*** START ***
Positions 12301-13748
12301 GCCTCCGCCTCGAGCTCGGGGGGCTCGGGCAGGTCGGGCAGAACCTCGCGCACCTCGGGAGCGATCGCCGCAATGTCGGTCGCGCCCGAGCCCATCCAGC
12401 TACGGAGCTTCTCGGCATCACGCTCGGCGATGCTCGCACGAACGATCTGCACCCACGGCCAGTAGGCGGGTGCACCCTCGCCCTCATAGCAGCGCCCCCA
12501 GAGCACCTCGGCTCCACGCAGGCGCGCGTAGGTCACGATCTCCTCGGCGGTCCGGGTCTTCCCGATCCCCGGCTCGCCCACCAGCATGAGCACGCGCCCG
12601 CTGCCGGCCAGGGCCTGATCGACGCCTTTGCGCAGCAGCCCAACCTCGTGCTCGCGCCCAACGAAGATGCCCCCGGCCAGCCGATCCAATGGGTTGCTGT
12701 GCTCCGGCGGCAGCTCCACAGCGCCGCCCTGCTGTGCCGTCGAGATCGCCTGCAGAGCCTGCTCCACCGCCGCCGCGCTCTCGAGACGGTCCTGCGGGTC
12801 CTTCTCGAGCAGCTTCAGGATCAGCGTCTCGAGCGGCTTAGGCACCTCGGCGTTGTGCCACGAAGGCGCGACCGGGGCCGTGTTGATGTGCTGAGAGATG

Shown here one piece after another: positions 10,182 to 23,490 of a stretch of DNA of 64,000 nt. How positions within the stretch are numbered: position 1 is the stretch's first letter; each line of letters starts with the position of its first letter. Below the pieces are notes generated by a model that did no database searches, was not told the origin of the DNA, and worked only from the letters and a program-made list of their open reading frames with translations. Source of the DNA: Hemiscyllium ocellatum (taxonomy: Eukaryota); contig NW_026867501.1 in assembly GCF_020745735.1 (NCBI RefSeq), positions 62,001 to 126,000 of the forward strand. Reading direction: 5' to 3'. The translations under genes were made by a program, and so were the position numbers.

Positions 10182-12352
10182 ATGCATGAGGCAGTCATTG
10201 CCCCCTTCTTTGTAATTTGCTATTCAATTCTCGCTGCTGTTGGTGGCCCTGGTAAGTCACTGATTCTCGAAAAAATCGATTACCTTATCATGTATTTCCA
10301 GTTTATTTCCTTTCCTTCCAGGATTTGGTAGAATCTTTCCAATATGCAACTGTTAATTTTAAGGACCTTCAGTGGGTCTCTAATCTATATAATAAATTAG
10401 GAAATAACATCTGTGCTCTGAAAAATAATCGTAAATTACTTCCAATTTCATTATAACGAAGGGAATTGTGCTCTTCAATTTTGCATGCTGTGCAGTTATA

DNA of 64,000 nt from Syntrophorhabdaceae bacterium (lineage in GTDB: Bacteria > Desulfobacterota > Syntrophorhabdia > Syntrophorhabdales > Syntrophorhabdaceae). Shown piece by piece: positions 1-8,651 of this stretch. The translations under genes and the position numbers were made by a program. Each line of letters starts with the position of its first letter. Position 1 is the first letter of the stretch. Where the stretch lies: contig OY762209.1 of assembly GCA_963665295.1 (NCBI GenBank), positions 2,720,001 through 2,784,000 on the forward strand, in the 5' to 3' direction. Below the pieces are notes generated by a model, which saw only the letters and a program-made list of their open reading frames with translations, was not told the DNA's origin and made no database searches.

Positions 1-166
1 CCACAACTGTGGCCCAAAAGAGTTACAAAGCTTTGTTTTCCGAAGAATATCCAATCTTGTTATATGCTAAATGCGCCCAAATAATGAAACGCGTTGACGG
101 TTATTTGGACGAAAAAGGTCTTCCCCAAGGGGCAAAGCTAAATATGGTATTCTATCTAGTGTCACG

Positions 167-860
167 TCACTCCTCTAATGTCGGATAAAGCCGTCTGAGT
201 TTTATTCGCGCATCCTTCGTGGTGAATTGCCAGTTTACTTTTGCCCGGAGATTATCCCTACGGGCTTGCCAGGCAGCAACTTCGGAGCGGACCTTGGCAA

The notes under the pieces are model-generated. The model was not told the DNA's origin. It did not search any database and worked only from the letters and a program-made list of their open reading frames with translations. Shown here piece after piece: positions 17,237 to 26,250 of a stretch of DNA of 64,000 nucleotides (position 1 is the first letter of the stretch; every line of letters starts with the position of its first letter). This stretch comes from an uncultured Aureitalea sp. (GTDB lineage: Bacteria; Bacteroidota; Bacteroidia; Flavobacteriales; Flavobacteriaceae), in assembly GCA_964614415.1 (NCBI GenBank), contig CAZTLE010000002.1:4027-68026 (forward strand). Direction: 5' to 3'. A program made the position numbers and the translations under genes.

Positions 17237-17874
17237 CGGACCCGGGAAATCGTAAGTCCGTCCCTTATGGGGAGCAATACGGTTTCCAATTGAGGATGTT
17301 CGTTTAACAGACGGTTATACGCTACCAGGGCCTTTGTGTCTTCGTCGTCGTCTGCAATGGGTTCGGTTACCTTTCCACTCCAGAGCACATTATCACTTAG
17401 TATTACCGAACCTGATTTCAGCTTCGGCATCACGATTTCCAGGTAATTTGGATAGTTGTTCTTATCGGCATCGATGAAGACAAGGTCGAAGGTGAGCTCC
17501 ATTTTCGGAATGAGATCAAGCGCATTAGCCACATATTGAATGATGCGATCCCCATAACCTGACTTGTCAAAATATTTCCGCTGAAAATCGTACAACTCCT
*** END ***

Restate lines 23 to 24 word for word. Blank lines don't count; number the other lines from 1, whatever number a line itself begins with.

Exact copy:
17237 CGGACCCGGGAAATCGTAAGTCCGTCCCTTATGGGGAGCAATACGGTTTCCAATTGAGGATGTT
17301 CGTTTAACAGACGGTTATACGCTACCAGGGCCTTTGTGTCTTCGTCGTCGTCTGCAATGGGTTCGGTTACCTTTCCACTCCAGAGCACATTATCACTTAG